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Different Site Condition Claims in Construction — Part 2

 Different Site Condition Claims in Construction

Jacksonville, Florida, law firm Regan Atwood Managing Partner and attorney Jeff Regan explains the additional different site condition claims disputed in Florida by construction contractors and construction sub-contractors on a project. Regan Atwood handles high stakes and complex construction law disputes for clients across the state.

Different in the Area Geographically

The other type of site condition claim is one that is different in the area geographically than would be expected. For example, in Florida, you’ve got a low ground water table.

Problems With Low Ground Water

And, so when you have contractors coming into Florida for the first time that are not used to doing work in Florida, they sometimes have a problem, because they know they’re going to have to dig out an area for a foundation, for a building to put in and you’ve got to stabilize it and everything else if you don’t want the building to start to sink or settle when you put it in.

And they don’t realize that they’re going to hit water, when they’re two feet underground, you almost virtually do always in Florida, except when you get out into certain areas of the panhandle from Tallahassee on, that’s a little hillier, and then you may not hit water at two feet down.

Change the Order

Well, those guys will come in and they’ll hit water, and they’ll want to change the order, because in order to you have to control water, what are you going to do with it when it comes in, all this ground water?

Well, there’s a lot of different ways you can do it, but one way you do it is you well-point it. You literally, you’re putting in a well that pumps it out, and you pump it up and out into another retaining area and you dry the area out, so you can put your concrete footers in and everything else and set your foundations on it. And then it can’t really come into that foundation too much. It can’t if it’s concrete porous, but you’re solid, you’re on a solid underpinning on it, so you’re fine.

Out-of-State Contractors

Well, if you’re an out-of-state contractor who’s just moved in to start doing work here, you may encounter that problem and it’s going to cost you a lot more money to de-water it. So, you would win, that it’s a differing site condition, because everybody would expect in the geographical area of Florida where you’re near the water in you’re in a flat state for the most part, water is about two feet down.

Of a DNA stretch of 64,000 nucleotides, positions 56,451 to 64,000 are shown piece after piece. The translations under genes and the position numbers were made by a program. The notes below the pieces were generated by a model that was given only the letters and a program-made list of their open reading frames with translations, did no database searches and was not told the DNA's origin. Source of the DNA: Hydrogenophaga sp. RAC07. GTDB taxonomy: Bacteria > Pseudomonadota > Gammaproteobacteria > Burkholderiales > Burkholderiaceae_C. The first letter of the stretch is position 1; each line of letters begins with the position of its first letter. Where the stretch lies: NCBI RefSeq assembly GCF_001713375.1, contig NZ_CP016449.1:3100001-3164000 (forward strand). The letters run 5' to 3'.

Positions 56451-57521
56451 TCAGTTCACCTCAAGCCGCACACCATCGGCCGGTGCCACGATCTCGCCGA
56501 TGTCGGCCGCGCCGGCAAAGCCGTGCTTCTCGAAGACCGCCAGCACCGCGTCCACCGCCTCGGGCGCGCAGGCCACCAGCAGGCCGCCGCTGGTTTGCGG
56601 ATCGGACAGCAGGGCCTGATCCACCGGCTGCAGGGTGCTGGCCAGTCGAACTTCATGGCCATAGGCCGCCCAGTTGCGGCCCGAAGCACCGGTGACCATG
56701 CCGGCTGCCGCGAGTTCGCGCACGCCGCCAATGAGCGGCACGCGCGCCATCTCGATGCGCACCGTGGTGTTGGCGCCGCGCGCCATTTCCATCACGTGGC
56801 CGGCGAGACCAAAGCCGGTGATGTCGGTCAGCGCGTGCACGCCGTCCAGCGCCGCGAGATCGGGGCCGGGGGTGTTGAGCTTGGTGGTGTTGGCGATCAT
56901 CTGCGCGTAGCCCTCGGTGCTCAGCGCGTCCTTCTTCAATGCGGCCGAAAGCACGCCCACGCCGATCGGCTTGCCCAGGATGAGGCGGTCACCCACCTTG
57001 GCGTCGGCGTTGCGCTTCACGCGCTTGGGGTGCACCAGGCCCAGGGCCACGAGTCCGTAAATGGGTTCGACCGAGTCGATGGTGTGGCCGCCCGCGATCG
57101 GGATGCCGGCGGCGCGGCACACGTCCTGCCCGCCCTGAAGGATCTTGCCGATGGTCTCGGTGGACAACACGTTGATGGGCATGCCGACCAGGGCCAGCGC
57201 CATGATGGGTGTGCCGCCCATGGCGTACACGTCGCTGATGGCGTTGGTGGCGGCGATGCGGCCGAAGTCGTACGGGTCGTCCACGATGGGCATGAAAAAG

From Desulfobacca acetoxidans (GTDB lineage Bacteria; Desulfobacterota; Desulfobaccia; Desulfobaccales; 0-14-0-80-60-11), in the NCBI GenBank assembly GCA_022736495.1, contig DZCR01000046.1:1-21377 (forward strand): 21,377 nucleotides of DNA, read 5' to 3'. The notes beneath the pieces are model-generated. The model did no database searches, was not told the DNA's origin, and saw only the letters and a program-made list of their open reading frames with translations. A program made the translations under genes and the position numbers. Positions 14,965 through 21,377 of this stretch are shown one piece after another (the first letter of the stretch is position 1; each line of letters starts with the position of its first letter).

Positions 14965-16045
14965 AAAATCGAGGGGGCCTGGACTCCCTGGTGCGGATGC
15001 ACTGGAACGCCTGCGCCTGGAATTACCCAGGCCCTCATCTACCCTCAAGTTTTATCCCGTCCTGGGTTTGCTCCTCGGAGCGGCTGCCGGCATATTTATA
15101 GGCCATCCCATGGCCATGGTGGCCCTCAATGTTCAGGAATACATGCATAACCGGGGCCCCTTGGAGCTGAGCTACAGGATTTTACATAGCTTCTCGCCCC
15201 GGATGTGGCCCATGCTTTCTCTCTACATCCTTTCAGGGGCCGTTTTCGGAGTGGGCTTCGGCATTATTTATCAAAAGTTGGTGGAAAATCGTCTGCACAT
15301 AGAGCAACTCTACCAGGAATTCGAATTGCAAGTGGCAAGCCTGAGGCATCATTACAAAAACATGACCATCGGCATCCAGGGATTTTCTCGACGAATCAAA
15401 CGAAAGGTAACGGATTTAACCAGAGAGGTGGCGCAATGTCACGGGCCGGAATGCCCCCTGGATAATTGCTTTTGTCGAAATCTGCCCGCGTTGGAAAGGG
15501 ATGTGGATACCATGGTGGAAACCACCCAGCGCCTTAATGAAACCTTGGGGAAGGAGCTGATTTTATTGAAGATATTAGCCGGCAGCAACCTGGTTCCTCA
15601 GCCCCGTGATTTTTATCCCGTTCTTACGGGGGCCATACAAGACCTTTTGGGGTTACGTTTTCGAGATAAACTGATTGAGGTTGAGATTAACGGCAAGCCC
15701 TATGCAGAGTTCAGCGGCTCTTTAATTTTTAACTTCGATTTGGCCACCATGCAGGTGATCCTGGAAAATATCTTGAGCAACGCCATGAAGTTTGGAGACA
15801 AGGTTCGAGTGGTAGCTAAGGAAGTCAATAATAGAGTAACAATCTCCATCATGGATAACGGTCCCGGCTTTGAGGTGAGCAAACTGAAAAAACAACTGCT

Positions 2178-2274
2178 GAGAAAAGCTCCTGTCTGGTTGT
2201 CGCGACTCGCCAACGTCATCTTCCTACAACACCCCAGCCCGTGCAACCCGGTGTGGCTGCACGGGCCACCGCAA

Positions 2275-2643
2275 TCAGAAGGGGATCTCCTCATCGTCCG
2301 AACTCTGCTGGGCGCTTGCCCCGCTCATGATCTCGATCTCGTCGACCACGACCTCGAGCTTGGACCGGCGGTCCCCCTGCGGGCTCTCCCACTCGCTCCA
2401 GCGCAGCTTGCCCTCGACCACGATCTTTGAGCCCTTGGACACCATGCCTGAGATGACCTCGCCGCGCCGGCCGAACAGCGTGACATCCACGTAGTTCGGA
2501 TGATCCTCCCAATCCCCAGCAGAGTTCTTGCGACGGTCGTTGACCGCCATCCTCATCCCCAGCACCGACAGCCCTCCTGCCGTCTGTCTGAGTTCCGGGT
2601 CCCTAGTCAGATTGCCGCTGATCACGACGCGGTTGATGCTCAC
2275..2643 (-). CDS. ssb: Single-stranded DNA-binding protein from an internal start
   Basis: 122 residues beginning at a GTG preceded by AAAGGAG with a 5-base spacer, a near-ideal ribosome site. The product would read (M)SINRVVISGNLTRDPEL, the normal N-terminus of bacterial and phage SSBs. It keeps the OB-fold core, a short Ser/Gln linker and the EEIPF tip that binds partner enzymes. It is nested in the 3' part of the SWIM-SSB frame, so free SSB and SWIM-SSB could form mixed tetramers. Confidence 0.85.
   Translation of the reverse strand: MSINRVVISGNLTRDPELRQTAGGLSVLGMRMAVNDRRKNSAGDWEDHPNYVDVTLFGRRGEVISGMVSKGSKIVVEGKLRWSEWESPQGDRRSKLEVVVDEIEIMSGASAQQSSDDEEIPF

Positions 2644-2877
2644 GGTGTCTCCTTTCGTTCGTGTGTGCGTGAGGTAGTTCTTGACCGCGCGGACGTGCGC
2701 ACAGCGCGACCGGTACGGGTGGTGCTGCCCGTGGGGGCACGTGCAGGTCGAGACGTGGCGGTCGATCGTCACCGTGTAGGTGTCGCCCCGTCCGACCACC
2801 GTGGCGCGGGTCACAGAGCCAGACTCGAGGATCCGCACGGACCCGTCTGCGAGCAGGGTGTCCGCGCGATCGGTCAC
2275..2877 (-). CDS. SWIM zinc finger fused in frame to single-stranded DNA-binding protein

In some areas it’s only eight to 10 inches down. But if you are in another situation, for example, once where I had a client putting in on a Navy base, a wastewater treatment system that was going to serve the base and the housing on the base. And they’re from Florida, so they put it in their price that they were going to well-point and then go that method and factor that into their pricing to do the job that they got.

And they well-pointed it, and they set it up. And lo and behold, water kept coming in and water kept coming in and water kept coming in, and they couldn’t get the pumps going fast enough.

It just overwhelmed the entire project and they made a claim to the Navy. “Hey, we’ve got to have a change order, there’s something going on here and we got to figure out what’s going on.”

And the Navy said, “Nothing doing, you know we’re in Florida, you know you’re going to encounter water here, that’s why we put well-pointing in.”

And they said, “No, we refuse to give it.”

So we hired a geo-technical engineer and we did some of our own borings in the area, went out. And because the sewers weren’t any different than what their borings show, but we wanted to explore, further find out where’s all this water coming from? Especially since we’re doing this on the Navy base, right by the saltwater ocean.

And they checked out the salinity of water coming in thinking, this must be saltwater, right? It was all fresh water. They said, “Where’s it coming from?”

So we got out there and they did the research on it, started doing their explorations and guess what they found? It was an underground spring.

Well, that’s a differing site condition, because no one would have expected to encounter an underground spring that was not part of the actual overall aquifer.

And they had to find a way to excavate around this and divert an underground spring in order to stop the water from coming in. That was a huge cost.

The Navy finally relented when they got all of that evidence and agreed to pay for it.

Please read: Different Site Condition Claims in Construction — Part 1

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